Respect rejects call to oppose Racial and Religious Hatred Bill
An amendment calling for opposition to the Bill was defeated. Ifhat Shaheen from Hackney, east London, spoke against the amendment. She said, “As a Muslim woman I face racial abuse every day – but I can’t even call it racial abuse, because as a Muslim I’m not covered by the Race Relations Act. Sikhs and Jewish people are already covered – if they suffer abuse because of their religion, they are protected under the law. So why, when a bill is put forward that will give Muslims the same protection, does it suddenly become an issue of limiting people’s free speech?”
Respect conference reaffirms commitment to opposing homophobia
While there was one speech arguing that the organisation had not sufficiently highlighted the issue at the general election, there were three others detailing how clear arguments for lesbian, gay, bisexual and transgender equality were put and won.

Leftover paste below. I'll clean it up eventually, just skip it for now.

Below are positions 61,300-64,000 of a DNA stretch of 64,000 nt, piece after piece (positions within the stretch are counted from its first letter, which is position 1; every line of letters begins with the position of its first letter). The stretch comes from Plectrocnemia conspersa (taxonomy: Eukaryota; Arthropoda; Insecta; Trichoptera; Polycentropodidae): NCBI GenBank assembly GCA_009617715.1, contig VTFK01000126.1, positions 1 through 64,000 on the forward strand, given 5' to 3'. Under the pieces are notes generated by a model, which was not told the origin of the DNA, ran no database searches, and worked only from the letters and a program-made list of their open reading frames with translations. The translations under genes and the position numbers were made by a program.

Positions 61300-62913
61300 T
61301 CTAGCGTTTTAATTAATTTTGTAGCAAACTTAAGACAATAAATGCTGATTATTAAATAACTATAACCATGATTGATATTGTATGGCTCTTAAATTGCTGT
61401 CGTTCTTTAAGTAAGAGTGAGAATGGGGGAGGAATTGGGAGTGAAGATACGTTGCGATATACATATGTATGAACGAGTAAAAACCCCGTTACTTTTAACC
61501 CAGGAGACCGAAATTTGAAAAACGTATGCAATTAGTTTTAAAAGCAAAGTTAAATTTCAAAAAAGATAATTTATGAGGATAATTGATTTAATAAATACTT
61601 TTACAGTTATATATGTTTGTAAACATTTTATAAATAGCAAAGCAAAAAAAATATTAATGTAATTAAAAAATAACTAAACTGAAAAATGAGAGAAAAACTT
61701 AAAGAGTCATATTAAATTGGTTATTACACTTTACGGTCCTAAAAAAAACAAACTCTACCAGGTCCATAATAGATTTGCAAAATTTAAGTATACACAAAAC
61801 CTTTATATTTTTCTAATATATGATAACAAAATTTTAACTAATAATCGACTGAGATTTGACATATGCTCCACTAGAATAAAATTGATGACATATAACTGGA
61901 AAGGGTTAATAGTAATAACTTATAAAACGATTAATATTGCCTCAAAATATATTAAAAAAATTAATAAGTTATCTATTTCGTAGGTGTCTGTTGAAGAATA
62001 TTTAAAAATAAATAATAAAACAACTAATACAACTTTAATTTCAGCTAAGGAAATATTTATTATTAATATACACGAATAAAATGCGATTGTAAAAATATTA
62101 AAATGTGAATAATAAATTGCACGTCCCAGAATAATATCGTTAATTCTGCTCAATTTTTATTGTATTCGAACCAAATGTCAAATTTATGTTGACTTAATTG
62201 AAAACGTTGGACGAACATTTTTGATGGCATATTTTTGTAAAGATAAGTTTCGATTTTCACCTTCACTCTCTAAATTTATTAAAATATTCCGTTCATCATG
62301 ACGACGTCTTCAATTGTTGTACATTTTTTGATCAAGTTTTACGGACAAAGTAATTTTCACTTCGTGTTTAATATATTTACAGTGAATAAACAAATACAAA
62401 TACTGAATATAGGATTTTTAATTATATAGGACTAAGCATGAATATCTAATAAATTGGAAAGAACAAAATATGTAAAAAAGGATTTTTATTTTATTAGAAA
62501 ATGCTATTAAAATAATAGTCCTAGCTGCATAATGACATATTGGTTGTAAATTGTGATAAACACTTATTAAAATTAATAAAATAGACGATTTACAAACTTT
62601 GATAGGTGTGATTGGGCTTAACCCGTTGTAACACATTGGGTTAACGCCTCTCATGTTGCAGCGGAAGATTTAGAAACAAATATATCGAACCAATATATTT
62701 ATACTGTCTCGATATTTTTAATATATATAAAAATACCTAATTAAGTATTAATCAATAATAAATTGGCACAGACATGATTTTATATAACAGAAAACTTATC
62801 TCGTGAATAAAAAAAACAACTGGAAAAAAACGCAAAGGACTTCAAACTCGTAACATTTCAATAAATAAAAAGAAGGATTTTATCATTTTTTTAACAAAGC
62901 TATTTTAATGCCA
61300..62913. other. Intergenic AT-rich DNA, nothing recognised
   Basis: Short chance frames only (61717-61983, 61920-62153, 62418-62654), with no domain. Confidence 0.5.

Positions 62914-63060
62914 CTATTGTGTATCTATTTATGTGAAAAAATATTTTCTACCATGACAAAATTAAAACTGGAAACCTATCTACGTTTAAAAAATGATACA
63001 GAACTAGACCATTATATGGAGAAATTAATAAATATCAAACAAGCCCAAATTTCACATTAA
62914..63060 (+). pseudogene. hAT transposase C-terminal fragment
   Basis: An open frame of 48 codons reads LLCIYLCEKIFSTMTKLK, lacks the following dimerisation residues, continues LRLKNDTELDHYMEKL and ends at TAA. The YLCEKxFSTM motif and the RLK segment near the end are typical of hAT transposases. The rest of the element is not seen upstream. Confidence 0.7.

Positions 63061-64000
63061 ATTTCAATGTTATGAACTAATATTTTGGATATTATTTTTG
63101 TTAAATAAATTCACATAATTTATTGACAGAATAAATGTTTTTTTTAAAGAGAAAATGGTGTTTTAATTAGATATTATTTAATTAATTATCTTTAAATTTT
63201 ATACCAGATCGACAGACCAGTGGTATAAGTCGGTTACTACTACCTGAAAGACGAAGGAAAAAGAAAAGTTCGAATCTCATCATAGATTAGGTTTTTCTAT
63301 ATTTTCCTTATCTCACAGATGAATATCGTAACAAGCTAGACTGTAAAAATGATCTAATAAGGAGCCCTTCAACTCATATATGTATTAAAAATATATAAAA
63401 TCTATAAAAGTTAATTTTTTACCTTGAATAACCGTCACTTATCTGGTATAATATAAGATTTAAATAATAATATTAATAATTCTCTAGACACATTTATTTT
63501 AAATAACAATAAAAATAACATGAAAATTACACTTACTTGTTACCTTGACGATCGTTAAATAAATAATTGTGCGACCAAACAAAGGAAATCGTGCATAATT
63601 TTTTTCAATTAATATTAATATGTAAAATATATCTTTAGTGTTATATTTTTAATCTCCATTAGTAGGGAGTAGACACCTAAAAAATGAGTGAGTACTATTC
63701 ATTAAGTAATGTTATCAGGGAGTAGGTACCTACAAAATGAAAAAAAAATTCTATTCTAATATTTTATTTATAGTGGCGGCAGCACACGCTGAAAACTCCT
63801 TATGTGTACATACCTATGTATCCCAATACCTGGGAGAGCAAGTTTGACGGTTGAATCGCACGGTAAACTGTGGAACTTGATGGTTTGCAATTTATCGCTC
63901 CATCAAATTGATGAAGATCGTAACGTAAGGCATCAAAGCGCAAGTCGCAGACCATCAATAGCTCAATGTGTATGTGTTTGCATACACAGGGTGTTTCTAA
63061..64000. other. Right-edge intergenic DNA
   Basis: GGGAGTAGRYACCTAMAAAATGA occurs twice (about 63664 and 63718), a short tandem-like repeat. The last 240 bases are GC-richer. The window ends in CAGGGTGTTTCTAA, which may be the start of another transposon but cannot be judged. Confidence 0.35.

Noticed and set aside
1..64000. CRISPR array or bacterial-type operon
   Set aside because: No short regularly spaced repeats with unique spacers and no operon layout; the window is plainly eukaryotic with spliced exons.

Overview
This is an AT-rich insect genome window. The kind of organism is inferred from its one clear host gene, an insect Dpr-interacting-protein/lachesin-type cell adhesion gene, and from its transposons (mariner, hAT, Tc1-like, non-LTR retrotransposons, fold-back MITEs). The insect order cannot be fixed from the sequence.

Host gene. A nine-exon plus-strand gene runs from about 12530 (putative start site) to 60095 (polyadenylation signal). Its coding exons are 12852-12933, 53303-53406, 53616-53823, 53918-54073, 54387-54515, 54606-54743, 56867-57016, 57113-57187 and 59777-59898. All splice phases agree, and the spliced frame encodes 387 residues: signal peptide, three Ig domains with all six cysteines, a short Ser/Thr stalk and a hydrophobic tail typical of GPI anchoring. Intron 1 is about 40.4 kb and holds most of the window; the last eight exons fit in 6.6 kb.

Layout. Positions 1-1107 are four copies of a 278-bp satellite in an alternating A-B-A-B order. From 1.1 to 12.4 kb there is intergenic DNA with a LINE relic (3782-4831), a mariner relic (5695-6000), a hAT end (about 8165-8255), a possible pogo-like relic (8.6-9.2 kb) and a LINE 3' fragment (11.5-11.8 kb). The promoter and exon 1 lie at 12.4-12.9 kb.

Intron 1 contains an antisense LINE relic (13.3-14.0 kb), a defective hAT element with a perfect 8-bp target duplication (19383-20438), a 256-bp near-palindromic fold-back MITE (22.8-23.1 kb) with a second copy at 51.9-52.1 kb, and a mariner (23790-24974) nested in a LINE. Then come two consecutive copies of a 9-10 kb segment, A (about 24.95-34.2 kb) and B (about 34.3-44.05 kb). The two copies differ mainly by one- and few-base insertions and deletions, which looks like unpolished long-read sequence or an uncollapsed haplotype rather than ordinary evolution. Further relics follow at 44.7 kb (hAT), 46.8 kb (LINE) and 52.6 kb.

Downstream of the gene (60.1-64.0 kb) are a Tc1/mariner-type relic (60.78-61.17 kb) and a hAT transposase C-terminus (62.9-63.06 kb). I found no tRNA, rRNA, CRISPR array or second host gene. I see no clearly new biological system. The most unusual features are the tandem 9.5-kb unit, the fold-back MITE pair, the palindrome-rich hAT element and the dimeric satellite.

Dave Goodfield from Coventry said, “We have just seen the recent appalling murder of a young man, Jody Dobrowski, on Clapham Common.” Dave called for a clear stand against bigotry, wherever it comes from, and rejected the idea that black and Muslim communities are in some way the main source of such attacks.
Delegates were shocked when he read out a quote – “what does a moderate Muslim do, other than excuse the real nutters by adhering to this barmy doctrine?” – and revealed it came not from the far right, but from a gay publication. He told delegates this was an extreme reflection of a “disproportionate focus” by a small number of activists against homophobia on African Caribbeans and Muslims.
Coventry’s amendment was passed unanimously. The overwhelming feeling among delegates was both to campaign against homophobia and also not to allow the issue of lesbian and gay rights to be cynically used as a cover for Islamophobia.